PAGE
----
Woohooo. Roger Levy and I will be teaching a class on Computational Psycholinguistics at the 2011 LSA’s Linguistics Institute to be held July 5th- August 5th next year in Boulder, CO. The class description should be available through their website soon, but here are some snippets from our proposal:
Course Motivation and Description: Over the last two decades, cognitive science has undergone a paradigm shift towards probabilistic models of the brain and cognition. Many aspect of human cognition are now understood in terms of rational use of available information in the light of uncertainty (Anderson 1990, e.g. models in memory, categorization, generalization and concept learning, visual inference, motor planning). Building on a long traditional of computational models for language, such rational models have also been proposed for language processing and acquisition (see Jaeger, in press, Jurafsky, 2003, Levy, 2008 for overviews). This class provides an overview to the newly emerging field of computational psycholinguistics, which combines insights and methods from linguistic theory, natural language processing, machine learning, psycholinguistics, and cognitive science into the study of how we understand and produce language. There has been a surge in work in this area, which is attracting scholars from many disciplines. The goal of this class is to provide students with enough background to start their own research in computational psycholinguistics.
We draw on probability theory and information theory to provide a formal framework for the study of language processing. Probability theory play a central role in addressing uncertainty and resource allocation in comprehension. Probability theory also is essential for the formal definition of information.
In comprehension, language users must resolve uncertainty in real time over a potentially unbounded set of possible signals and meanings in order to draw accurate conclusions about the intended meaning of an utterance. How can a fixed set of knowledge and resources be deployed to manage this uncertainty, and what consequences do this deployment have for online language comprehension? We draw on some of the most exciting developments in contemporary cognitive science to characterize this problem as one crucially involving probabilistic inference and decision theory. In this class, we cover computational models using probabilistic grammars which make this characterization explicit, as well as a range of related empirical results, including online and offline syntactic ambiguity resolution; the precise nature of the relationship between reaction times and expectations for upcoming words and grammatical events.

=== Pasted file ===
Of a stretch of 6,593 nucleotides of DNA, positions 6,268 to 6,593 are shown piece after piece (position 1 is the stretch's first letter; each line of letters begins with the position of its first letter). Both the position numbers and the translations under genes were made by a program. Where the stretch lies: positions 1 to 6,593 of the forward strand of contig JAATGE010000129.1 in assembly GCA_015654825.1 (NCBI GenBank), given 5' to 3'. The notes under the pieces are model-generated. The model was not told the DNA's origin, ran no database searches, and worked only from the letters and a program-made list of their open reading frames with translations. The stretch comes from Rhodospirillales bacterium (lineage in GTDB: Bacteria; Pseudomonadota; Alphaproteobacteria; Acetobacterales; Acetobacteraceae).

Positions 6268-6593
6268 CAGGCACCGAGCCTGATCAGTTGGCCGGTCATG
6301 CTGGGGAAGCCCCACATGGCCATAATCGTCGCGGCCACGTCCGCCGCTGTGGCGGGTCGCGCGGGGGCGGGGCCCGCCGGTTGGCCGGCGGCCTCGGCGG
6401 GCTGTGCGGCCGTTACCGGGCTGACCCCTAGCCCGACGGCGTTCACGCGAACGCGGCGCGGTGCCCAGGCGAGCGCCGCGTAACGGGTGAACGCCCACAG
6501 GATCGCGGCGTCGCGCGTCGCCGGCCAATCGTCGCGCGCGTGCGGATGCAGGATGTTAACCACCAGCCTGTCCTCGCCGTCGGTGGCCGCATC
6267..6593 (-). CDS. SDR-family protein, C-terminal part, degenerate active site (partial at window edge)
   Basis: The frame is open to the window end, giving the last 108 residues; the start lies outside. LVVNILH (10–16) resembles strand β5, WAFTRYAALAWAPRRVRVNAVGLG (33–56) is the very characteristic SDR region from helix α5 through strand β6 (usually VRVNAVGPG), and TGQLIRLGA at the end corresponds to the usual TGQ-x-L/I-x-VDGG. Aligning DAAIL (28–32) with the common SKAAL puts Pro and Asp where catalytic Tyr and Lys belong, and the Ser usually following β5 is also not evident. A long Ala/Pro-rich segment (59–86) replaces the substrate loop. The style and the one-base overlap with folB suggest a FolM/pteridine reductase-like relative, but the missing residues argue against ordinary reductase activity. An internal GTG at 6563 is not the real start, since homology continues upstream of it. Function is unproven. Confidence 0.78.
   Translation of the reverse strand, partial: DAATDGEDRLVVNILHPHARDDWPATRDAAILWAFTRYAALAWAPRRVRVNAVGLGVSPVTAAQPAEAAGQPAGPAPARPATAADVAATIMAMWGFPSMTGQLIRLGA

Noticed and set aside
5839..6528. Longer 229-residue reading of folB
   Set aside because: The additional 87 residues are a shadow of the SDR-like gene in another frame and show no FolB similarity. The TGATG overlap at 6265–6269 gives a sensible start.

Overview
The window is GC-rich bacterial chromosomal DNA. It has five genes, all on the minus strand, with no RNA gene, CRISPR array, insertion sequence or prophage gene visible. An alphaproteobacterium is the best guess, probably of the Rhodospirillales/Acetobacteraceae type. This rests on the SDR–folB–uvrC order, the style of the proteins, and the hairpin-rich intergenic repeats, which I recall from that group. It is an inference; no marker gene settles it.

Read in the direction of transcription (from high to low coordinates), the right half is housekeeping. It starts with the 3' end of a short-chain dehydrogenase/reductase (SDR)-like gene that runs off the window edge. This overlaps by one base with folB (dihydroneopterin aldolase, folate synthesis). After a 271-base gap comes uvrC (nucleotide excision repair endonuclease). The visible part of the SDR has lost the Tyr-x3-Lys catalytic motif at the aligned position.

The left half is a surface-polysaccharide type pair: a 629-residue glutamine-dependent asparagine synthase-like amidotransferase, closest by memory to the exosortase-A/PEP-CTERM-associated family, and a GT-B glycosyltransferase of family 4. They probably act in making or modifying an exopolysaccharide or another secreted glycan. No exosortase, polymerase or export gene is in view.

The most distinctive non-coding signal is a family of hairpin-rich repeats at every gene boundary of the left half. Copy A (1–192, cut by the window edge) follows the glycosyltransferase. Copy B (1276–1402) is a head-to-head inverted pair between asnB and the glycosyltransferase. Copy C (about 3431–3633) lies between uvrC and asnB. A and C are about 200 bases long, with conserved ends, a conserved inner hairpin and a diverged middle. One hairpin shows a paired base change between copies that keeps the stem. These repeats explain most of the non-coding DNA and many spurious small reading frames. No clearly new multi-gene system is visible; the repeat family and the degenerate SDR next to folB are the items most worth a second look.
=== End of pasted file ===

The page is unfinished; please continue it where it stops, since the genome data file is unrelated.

In production, speakers are faced with squeezing their intended message through a sequential interface (speech) in an efficient and yet robust way. We draw on insights from information theory, such as the noisy channel theorem, which tells us what speakers should do if language production is to optimize communication. Information theory also provide a precise way to quantify what is meant by information in terms of probability. Methods from natural language processing provide ways to estimate information. This makes an intriguing prediction, that human language use is organized to be efficient, testable. We summarize findings that bear on this question from all levels of linguistic processing, ranging from subphonemic detail (center of gravity of vowels, or VOT of consonants) via morphosyntactic variation (e.g. auxiliary contraction or object drop) to the organization of discourse beyond the clause (see syllabus for more detail).
The findings from language use (comprehension and production) we discuss in class have consequences for linguistic theory. Functionalist theories have long maintained that grammar is at least partially shaped by language use (see also construction grammar, exemplar-based models, usage-based accounts). The computational theories discussed in class provide a mathematical framework in which such notions as processing complexity and communicative success can be defined and theoretically optimal solutions can be derived and then compared to actually observed human behavior. We conclude our class with a discussion of how computational theories of language comprehension and production can be used to investigate to what extent language (or specifically the observed distribution of grammar across languages of the world) is shaped to provide an optimal solution to communication. In this context, we also discuss recent research on the plasticity of linguistic representations in adults that has shown that relatively little exposure can at least change how we process language, possibly even how it is represented (see syllabus for more detail).
Target Audience: The course should attract interest from students interested in computational linguistics, psycholinguistics, functional linguistics, and quantitative/probabilistic models of linguistic knowledge. Rather than focusing only on the mechanisms of language processing, the computational theories we discuss in the class link language processing to communication and language use. This provides a formal framework to discuss the consequences of communicative pressures for both processing and language structure.
So, please join us at the LSA next year ;).